Cinder is a neutered male high-content wolf-dog which means he looks and acts like a wolf but has some dog in his history. He came to Wild Spirit in the Fall of 2014 after running free in Arizona.
Cinder has really warmed up to people and now trusts staff and volunteers enough to let them pet him. After being too shy for contact for 6 months, Cinder brought tears to our director’s eyes when he suddenly changed his mind. He is a playful boy who loves his companion, Riot, but will still shy away from large crowds.
Cinder lives with Riot, an older high-content wolf-dog, and with her help, he’s becoming more social.
Cinder is one of the few rescues we have who has had a DNA test. He looked so much like a wolf, Fish & Game had him tested and the results had “dog markers.” He and Riot were also featured in an article by The Dodo.
Likes & Dislikes
Cinder loves giving his habitat-mate, Riot, “Love-Bites.” This is when a canine gently takes the muzzle of another in between their teeth, without it being a discipline. He had been alone for several months before we introduced him to Riot. He couldn’t keep his teeth off of her.
Now that Cinder learned how great it feels to get scratched and loved, he is jealous when Riot gets more attention than he does. He doesn’t seem to like howling very much.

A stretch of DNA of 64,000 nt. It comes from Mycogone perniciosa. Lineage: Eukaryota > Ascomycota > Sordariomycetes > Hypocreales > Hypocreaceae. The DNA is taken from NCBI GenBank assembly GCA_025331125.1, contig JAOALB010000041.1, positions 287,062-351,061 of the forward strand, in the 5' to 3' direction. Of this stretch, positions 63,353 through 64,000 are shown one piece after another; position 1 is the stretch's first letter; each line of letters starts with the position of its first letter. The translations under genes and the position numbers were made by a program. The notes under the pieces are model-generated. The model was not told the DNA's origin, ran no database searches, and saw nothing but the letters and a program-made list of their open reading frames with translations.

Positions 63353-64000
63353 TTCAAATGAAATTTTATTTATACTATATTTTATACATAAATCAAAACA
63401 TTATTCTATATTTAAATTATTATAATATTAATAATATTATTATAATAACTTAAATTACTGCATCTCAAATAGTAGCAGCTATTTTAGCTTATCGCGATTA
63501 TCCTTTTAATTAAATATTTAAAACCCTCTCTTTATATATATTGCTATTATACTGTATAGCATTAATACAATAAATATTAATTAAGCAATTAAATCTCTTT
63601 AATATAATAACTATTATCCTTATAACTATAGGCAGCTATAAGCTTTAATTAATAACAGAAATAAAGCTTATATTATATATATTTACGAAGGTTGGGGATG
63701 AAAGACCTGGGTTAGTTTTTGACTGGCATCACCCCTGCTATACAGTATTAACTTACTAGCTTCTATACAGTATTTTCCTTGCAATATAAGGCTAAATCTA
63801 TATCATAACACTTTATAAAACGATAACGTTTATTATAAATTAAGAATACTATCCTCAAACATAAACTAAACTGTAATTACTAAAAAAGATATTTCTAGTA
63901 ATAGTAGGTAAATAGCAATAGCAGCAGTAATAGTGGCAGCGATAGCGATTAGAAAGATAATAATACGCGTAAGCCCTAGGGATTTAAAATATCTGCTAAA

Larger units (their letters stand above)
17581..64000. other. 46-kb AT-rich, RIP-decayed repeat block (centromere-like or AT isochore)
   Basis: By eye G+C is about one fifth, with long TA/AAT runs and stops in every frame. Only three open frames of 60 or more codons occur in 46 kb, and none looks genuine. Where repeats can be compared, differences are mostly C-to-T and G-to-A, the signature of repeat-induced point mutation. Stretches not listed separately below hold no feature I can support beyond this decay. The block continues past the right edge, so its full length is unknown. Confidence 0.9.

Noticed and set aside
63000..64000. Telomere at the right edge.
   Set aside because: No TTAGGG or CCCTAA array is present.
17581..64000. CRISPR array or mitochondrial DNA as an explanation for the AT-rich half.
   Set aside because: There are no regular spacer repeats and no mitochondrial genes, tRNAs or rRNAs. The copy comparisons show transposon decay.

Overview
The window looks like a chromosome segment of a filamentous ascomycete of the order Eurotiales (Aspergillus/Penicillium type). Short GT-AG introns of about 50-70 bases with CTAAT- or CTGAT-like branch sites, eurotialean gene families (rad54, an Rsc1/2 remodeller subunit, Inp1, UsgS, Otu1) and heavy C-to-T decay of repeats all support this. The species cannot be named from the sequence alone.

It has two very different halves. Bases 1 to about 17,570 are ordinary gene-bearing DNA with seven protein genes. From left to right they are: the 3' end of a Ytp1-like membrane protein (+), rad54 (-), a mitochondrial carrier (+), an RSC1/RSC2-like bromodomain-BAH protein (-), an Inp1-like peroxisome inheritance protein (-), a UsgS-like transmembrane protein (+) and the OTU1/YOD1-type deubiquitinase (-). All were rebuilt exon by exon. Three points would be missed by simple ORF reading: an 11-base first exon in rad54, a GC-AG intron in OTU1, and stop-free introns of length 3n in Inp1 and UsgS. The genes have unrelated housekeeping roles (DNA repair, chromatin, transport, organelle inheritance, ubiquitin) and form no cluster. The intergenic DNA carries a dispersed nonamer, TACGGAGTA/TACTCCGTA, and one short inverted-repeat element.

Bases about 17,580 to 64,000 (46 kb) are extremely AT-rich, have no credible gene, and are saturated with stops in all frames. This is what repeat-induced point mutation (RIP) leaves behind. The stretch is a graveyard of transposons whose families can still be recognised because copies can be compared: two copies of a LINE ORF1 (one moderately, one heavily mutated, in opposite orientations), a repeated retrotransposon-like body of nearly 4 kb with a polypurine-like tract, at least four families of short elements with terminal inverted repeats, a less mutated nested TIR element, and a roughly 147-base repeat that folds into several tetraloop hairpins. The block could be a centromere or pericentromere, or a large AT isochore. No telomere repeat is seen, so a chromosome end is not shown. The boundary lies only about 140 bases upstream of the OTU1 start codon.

Our Cinder was first spotted near Flagstaff, Arizona, by a man who saw a very wolf-like animal repeatedly climb onto his porch and visit with his dogs. When the man called Coconino County Animal Management, he said that the wolf seemed very hungry and frightened of people. Officer Jack Roberts headed out to set up a humane trap, and perhaps due to hunger, the mystery animal was caught that very night. When Officer Jack Roberts went back out to check the trap, he quickly saw that what he’d caught was either a wolf or an extremely high-content wolf-dog. He called for the assistance of Charlotte Peterson, a fellow officer who would play a major role in finding a permanent home for this animal. They named the wolf/wolf-dog Jack, after the officer that had caught him, and he was brought to the Coconino Humane Association. According to Charlotte, “it had been years since we had seen a wolf-dog look so high-content, but we all had the feeling that he had been someone’s pet at one time.” They called the Arizona Fish and Game Department and a team was sent down to take a DNA sample. Because it is illegal to own a wolf in Coconino County but not a wolf-dog, Jack’s future would be determined by the test results. That night, Jack escaped from his kennel and broke through the back door of the shelter. Charlotte and her team were called and they immediately dispatched Animal Management to begin the search. It wasn’t long before people living near Northern Arizona University heard Jack howling at night and shortly after, sightings began, too. Jack was shy, never showed any aggression to anyone, and just really wanted to spend time with the neighborhood dogs. He began frequenting one home where they fed him. Due to public fear that Jack might be a wolf, Fish and Game sent a team to assist, but shortly after, the DNA results came back and showed Jack to be a high-content wolf-dog. Therefore, he was essentially just a loose pet, so Fish and Game pulled out of the search. Yet Animal Management continued their efforts to catch Jack and bring him back to safety, away from dangers like busy roads filled with fast-moving cars. Sure enough, a man soon reported that Jack had run out on the road and been bumped. Charlotte Peterson and her team decided it was time to stop chasing and act quickly before more harm came to Jack: “I was getting very worried it would end badly. So with the help of Dr. Monet Martin and Dr. Carly Bennett of Kaibab vet clinic, I devised a plan to orally tranquilize [Jack] and get people to stop chasing him. After watching him eat the tranquilizer, Katie Tarr, the vet tech from Kaibab vet clinic went running like a ninja through the woods to ensure [Jack] didn’t go into the road. City animal control Officer John Marciniac joined the tracking (keeping [Jack] away from dangerous traffic).We asked a select few neighbors to assist and after Officer J.J. Licini of County Animal Management finally helped corner [Jack], we were able to dart him in the hip. Previous attempts had been made to dart him by other organizations resulting in a dart injury to his rib, so we were very careful to do no further harm to this animal we had all grown so fond of. Finally, [Jack] fell asleep. We called Dr. Bennett, who rushed in on a Sunday to perform the necessary medical procedures at a generous discount, all of which were paid for by the county. We started an IV, took radiographs to make sure his encounter with the car didn’t do serious damage, and neutered him.” Happy ending, except now Jack had no place to go. Charlotte was worried she would not find a suitable rescue facility for him, and it was clear he couldn’t stay at the shelter forever. She called several choices and one in New Mexico referred her to Wild Spirit Wolf Sanctuary: “They responded so quickly and we were delighted when we saw their facility online (being avid Game of Thrones fans didn’t hurt either!). We vaccinated Jack and Leyton came and rescued him. We were all there to say goodbye, even the neighbor who had been feeding him and the nine-year-old girl who was the only one he would let pet him while he was ‘on the lam’. Thank you to all the thoughtful people who gave their time and energy to make this rescue a success. Thank you to Wild Spirit for giving him sanctuary for life. Jack was certainly a special animal and he got to go to a wonderful place.” Since arriving home at Wild Spirit, Jack has been renamed Cinder. At first he lived alone, as none of our female wolves or wolf-dogs were in need of a companion, but when Axel passed in the Fall of 2015, we decided to introduce him to Riot, an older, high-content female wolf-dog. Now the two live together happily, and Cinder is absolutely thrilled to finally be safe and living with other animals just like him.